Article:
Recovery is a path, with plenty of milestones along the way. These markers are encouraging turning points that keep you going in the right direction and they’re an essential part of recovery.
But how do you get to these places of victory?
Setting, Reaching and Celebrating Milestones
Milestones are actually the goals that you set and, ultimately, reach. Whether the process is addiction recovery, weight loss, or career advancement, goal-setting is key. People who have goals feel more purposeful and are more likely to accomplish successful change in their lives.
It’s certainly worth pointing out, however, that not just any goals will do.
Poor goal-setting methods can hinder the process rather than help it. When you’re creating your recovery goals, there are many different variables that should be considered. Everyone’s goals should be personalized and prioritized, meaning milestones and successes will vary from person to person.
Creating Your Own S.M.A.R.T Goals
Though unique, the best goals have similar attributes and, most importantly, follow the S.M.A.R.T acronym. – specific, measurable, attainable, realistic and timely.
The following guidelines will help you set healthy and S.M.A.R.T recovery goals.
- Be realistic – You will only hurt yourself if you set unattainable goals. Don’t set yourself up for failure. Establish goals that stretch you, but are realistically within reach of that stretch.
Unrealistic goal: I will land my dream job by the end of the week.
Realistic goal: I will find at least part-time employment in the next six weeks.
- Be specific – Goal-setters often make the mistake of creating vague goals. These do not provide enough guidance for the steps necessary to reach the goal.
Non-specific goal: Get a job.
Specific goal: Obtain employment at a minimum of 30 hours per week and $15 per hour.
- Break it down – Once you have a specific, realistic goal, break it down into steps you will complete to reach it. Even if you have narrowed the focus of your goal, you will need to come up with concrete smaller goals that make up the larger objective.
Main goal: Obtain employment at a minimum of 30 hours per week and $15 per hour.
Update my resume in the next week.
Search for jobs online for one hour each day.
Submit at least two job applications per day after resume is complete.
- Set measurements – How will you know if you have met your goal? Some are easier to measure than others. If your goal is employment, a full-time job could be the measure of success. What if the goal is relational? This is harder to measure, but still possible. For example, if you hope to restore a broken relationship, a measure of goal success could be sending an apology letter, or setting up a meeting with that person.
- Set time limits – Don’t leave your goals open-ended. This tends to create a “some day” mode that rarely results in goal attainment. Goals work better with deadlines to spur us into action.
Limitless goal: Obtain employment at a minimum of 30 hours per week and $15 per hour.
Timely goal: Obtain employment at a minimum of 30 hours per week and $15 per hour within the next six weeks.
Know that, as you plan your goals, you may have a few setbacks along the way. But experiencing speed bumps does not mean you are a failure; it simply means you are human.
- Give yourself grace – Know that, as you plan your goals, you may have a few setbacks along the way. But experiencing speed bumps does not mean you are a failure; it simply means you are human. If a goal is not reached in the time parameters you set, you don’t have to throw your hands in the air and quit. Allow yourself room to grow and learn through this process. This does not mean excusing behavior or rationalizing away poor choices. It does mean you accept imperfection and are ok if you do not reach every goal you set in the way you planned.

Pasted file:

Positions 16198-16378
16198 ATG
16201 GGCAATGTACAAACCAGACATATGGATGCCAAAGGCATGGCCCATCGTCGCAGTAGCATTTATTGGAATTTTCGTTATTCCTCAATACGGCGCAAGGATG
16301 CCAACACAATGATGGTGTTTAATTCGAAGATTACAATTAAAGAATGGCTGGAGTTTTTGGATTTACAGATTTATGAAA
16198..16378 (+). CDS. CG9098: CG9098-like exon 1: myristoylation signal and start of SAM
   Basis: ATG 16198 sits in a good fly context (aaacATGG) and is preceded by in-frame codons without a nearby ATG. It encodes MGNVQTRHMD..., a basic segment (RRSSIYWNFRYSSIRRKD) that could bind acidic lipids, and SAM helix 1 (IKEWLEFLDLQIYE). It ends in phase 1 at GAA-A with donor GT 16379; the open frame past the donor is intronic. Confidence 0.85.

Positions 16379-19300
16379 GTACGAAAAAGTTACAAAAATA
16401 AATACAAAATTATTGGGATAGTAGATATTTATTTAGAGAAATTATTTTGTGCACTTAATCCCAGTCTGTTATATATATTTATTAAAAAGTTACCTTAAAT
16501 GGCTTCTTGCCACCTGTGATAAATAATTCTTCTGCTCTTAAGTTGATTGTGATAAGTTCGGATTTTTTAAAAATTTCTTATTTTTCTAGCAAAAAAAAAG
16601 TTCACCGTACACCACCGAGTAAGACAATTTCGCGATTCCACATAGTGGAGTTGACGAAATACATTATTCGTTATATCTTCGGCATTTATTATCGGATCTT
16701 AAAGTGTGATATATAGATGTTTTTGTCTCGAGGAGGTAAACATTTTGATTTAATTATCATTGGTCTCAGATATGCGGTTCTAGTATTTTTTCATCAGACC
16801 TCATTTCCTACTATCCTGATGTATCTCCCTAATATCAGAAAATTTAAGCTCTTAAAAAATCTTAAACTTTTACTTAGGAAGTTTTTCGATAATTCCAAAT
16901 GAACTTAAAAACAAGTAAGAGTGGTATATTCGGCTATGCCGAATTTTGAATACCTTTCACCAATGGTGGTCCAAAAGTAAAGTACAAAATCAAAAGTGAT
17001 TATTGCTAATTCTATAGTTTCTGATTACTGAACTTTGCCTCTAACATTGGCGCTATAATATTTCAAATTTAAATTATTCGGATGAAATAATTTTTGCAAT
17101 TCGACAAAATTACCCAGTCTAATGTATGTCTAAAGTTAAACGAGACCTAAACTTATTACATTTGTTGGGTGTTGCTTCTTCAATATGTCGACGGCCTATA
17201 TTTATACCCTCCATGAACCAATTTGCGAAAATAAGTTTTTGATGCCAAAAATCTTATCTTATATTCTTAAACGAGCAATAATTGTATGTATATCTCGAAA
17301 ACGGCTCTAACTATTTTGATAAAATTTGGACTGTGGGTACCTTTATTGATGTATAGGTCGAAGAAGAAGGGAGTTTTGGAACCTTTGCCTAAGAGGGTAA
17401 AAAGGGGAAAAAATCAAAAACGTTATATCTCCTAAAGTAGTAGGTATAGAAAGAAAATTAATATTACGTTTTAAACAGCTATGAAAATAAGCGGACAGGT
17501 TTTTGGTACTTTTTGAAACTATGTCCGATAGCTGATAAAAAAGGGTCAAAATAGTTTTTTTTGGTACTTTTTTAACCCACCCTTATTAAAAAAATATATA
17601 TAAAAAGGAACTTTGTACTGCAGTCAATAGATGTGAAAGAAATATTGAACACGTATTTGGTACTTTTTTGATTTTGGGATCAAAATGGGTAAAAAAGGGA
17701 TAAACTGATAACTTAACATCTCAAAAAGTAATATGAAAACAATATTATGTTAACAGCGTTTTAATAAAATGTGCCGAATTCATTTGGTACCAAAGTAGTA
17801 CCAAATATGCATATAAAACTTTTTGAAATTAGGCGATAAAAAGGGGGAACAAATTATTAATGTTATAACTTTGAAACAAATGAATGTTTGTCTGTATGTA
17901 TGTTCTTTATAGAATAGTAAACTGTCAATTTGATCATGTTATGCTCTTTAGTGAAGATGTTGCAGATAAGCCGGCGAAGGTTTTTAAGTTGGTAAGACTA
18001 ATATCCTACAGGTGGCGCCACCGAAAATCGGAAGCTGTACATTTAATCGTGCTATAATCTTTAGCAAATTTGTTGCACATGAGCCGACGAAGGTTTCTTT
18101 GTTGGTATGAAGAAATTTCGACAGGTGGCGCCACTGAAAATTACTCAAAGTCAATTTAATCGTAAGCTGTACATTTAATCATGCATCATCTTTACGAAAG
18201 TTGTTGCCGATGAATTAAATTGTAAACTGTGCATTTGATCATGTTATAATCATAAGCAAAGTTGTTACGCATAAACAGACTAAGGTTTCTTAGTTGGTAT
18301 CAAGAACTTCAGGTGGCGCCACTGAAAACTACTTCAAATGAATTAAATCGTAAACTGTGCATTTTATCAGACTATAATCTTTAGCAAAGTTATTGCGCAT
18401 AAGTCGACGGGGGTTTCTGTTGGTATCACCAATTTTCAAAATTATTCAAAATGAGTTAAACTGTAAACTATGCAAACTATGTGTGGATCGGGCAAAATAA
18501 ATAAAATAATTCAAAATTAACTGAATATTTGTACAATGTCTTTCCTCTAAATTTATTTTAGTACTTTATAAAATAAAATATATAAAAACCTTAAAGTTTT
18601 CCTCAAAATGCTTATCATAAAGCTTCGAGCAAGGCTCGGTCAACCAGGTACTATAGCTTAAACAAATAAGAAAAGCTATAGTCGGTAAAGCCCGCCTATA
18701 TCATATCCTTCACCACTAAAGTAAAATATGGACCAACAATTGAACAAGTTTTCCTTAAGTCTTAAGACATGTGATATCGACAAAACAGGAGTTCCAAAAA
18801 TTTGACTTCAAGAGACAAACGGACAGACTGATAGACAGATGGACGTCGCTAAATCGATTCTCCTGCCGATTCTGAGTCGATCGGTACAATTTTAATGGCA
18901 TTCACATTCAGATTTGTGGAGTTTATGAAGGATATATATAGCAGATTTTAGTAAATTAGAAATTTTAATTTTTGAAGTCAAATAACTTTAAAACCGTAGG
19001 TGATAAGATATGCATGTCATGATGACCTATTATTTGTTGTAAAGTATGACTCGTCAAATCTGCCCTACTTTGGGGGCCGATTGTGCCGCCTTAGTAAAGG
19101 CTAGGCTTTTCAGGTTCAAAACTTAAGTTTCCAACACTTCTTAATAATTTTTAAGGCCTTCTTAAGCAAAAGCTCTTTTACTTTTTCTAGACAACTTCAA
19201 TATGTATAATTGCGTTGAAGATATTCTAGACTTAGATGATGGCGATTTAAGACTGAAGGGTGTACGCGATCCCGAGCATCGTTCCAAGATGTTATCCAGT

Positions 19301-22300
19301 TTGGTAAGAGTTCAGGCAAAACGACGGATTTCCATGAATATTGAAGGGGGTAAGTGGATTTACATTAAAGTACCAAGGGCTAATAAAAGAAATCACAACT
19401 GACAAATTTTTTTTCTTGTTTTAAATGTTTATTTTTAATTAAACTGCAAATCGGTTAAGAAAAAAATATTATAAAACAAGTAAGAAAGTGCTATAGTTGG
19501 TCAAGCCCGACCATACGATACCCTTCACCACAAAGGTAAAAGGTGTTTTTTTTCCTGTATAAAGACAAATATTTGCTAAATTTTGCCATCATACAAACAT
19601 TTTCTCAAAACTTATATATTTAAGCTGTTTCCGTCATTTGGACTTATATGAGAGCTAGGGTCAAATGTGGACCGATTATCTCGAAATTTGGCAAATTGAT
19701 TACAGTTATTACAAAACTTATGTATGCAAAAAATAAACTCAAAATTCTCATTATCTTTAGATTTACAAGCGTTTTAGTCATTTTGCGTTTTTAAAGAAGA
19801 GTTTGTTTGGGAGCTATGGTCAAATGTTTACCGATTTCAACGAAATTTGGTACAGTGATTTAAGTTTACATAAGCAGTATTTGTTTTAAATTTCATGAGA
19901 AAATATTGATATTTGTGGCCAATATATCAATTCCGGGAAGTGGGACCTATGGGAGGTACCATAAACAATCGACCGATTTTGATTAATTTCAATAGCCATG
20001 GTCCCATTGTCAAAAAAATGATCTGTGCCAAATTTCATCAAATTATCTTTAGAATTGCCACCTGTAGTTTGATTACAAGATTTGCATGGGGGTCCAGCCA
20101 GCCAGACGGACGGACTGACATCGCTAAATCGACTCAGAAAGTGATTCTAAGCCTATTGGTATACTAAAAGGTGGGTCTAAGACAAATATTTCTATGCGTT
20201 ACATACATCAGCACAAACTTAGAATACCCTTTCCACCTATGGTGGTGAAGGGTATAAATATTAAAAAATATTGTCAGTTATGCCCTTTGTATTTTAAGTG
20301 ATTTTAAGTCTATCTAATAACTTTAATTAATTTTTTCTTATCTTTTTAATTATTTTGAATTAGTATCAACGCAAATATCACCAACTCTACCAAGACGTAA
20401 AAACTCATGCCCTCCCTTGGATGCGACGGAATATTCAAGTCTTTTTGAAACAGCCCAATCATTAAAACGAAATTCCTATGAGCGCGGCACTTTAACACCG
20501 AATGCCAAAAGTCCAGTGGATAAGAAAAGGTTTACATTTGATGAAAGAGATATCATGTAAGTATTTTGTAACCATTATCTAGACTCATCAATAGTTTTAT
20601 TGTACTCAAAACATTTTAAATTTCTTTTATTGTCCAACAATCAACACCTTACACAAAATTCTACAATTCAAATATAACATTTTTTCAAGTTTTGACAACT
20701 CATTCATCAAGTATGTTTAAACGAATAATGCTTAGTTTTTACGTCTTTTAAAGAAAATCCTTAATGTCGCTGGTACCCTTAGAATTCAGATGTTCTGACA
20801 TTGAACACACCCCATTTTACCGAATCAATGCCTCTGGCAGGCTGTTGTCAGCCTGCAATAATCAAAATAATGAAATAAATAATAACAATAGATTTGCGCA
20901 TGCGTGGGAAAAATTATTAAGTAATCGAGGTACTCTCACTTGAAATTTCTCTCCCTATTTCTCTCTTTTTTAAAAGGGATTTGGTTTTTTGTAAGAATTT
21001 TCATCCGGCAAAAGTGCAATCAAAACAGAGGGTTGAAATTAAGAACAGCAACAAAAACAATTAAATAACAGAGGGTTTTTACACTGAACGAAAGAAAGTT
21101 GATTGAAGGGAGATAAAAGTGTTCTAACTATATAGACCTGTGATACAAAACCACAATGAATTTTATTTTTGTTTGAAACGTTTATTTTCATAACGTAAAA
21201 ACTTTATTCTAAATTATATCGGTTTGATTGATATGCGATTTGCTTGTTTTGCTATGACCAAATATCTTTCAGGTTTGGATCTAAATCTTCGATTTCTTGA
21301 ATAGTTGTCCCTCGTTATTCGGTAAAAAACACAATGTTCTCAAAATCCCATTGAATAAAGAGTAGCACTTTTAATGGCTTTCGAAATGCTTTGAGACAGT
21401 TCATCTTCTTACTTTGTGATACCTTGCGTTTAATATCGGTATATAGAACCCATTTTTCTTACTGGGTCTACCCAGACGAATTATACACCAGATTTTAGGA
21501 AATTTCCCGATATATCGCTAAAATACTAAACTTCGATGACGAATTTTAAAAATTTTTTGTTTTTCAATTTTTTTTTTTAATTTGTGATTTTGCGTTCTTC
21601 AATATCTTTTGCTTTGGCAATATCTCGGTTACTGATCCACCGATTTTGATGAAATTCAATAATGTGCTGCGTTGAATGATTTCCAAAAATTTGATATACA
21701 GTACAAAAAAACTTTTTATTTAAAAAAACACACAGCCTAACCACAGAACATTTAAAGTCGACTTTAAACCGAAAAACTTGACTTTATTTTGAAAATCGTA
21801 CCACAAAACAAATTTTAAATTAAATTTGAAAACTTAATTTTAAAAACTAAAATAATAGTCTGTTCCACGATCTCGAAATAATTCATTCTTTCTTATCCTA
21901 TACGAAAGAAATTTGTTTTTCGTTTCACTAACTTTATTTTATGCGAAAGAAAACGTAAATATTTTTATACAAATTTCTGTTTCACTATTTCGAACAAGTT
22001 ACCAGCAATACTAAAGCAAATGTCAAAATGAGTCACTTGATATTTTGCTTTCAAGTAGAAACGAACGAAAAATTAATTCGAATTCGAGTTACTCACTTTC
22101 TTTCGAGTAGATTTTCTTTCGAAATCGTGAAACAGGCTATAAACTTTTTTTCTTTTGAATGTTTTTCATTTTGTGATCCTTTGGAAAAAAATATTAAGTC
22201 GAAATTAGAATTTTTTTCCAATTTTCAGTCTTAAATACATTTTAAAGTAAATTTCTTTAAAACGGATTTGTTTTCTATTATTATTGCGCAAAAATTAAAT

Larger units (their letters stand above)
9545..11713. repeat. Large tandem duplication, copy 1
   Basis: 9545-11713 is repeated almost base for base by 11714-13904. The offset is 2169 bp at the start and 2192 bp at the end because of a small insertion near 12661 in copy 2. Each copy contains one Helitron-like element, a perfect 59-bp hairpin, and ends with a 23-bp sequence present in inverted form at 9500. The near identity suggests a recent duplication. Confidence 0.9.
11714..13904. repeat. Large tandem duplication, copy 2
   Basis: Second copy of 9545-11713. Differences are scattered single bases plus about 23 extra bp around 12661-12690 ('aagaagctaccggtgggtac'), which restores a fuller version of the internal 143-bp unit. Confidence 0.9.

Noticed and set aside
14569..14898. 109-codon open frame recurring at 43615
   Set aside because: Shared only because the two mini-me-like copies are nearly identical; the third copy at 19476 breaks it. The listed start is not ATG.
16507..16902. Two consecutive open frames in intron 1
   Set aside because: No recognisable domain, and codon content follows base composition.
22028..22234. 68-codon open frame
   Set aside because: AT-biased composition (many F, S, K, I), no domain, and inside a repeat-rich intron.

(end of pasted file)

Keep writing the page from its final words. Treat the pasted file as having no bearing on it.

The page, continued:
- Be flexible – This step is closely tied to #6. If you are unable to meet a goal, or it becomes clear you have a goal that is no longer viable, change it. These are your goals. Own them. Part of the recovery process is developing new healthy habits, and your goals may need to change as you do.
Some circumstances are out of your control. Be prepared to revise timelines, specifics, or entire goals if needed. If your goal was to restore a relationship, but that person is not open to the idea, complete the apology and contact steps you set, and know you have done what you could. Perhaps this goal can be put on hold, or tried with a different relationship. The important thing is to make new goals, not simply discard the old ones.
- Find helpful resources – You’re not an island. Resources are available as you set out to establish recovery goals. Support groups, family, friends, online sources, and therapists are a just a few of the resources typically at your disposal. Depending on your aims, goal-specific resources are often available. With a job search, for example, unemployment offices offer myriad resources, and online networking sites such as LinkedIn are great tools.
- Embrace accountability – Don’t try to run the race alone. As you set goals, share them with someone. This could be a friend, member of a support group, a mentor or sponsor, or family member. Ask them to hold you accountable for both small and large steps. Knowing they will be asking if you completed those job applications or made that phone call will encourage you to finish the tasks you set out to do.
Learn more about drug abuse and the recovery process.
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